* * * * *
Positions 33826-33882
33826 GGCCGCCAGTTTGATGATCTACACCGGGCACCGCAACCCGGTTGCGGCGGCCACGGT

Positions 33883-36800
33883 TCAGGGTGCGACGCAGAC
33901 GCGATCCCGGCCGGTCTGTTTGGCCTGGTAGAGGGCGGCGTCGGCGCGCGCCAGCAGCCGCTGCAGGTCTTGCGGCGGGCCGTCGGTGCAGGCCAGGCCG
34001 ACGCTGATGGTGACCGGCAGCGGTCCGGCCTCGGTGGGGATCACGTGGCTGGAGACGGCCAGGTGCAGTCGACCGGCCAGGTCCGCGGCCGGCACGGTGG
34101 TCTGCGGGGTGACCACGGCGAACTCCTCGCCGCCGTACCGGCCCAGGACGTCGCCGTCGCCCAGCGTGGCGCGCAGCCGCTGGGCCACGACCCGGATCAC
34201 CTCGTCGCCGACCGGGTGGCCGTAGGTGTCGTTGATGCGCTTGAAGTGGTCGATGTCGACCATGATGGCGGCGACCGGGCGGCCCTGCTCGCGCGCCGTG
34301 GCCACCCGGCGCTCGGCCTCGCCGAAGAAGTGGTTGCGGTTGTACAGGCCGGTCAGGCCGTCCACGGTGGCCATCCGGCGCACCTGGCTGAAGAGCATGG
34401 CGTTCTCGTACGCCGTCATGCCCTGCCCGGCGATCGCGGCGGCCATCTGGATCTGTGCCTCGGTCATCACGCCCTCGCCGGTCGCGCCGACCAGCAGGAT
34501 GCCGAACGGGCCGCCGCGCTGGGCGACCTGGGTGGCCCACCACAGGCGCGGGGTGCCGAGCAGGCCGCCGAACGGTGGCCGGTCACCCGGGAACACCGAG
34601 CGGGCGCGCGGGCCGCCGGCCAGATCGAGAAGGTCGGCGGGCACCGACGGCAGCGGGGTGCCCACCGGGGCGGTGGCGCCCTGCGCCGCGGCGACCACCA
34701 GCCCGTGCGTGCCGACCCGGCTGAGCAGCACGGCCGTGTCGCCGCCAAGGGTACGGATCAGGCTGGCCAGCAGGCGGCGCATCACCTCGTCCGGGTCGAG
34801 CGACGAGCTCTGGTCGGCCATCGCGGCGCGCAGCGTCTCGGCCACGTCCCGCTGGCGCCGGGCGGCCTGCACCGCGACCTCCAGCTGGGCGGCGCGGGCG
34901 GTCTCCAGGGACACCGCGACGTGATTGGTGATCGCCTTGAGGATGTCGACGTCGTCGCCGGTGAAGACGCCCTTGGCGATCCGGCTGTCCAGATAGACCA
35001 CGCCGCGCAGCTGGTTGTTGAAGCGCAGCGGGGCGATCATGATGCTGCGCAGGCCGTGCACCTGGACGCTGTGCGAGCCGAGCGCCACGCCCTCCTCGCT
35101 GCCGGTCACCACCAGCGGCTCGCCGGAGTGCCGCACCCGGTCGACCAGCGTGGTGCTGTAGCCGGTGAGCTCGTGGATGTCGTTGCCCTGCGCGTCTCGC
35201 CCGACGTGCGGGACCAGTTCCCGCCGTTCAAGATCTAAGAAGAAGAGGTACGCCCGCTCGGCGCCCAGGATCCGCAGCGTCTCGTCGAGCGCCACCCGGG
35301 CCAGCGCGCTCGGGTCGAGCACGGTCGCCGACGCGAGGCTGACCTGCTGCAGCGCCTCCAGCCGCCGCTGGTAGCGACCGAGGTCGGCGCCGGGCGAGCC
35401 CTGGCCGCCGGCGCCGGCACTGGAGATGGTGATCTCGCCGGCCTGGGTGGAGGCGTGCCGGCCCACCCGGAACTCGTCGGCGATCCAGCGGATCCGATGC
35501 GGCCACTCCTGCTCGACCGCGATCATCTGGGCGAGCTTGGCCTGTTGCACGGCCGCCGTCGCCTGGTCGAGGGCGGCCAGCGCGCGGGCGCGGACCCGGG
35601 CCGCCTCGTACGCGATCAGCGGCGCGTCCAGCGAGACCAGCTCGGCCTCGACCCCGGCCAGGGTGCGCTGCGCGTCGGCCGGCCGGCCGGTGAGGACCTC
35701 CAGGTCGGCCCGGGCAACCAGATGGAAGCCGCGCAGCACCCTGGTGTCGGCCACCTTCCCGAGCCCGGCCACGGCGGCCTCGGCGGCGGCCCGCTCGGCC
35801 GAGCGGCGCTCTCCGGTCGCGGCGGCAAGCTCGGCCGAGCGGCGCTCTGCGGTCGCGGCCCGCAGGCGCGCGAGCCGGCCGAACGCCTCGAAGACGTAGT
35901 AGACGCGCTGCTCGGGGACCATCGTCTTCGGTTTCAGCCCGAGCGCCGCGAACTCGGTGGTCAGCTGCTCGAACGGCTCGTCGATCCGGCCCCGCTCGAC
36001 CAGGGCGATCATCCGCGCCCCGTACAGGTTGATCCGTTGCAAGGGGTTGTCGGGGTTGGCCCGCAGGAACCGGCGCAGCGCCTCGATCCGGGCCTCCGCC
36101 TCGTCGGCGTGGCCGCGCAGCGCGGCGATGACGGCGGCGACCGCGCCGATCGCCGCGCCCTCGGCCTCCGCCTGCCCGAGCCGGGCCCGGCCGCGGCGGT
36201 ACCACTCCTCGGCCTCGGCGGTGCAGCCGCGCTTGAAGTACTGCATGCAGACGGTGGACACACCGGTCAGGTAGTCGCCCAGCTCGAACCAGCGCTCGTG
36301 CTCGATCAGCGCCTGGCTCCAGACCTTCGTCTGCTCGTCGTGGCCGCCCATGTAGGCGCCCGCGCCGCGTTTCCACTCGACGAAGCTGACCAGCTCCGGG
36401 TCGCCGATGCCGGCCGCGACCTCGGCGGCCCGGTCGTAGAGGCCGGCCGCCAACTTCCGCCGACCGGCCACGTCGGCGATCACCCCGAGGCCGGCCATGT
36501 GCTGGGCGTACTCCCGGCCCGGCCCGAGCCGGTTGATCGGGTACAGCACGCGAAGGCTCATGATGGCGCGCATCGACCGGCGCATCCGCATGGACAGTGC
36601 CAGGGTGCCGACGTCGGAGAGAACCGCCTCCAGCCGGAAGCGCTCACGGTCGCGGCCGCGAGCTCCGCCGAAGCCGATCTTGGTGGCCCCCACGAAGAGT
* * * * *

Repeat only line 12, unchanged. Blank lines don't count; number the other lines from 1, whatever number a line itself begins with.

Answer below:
34601 CGGGCGCGCGGGCCGCCGGCCAGATCGAGAAGGTCGGCGGGCACCGACGGCAGCGGGGTGCCCACCGGGGCGGTGGCGCCCTGCGCCGCGGCGACCACCA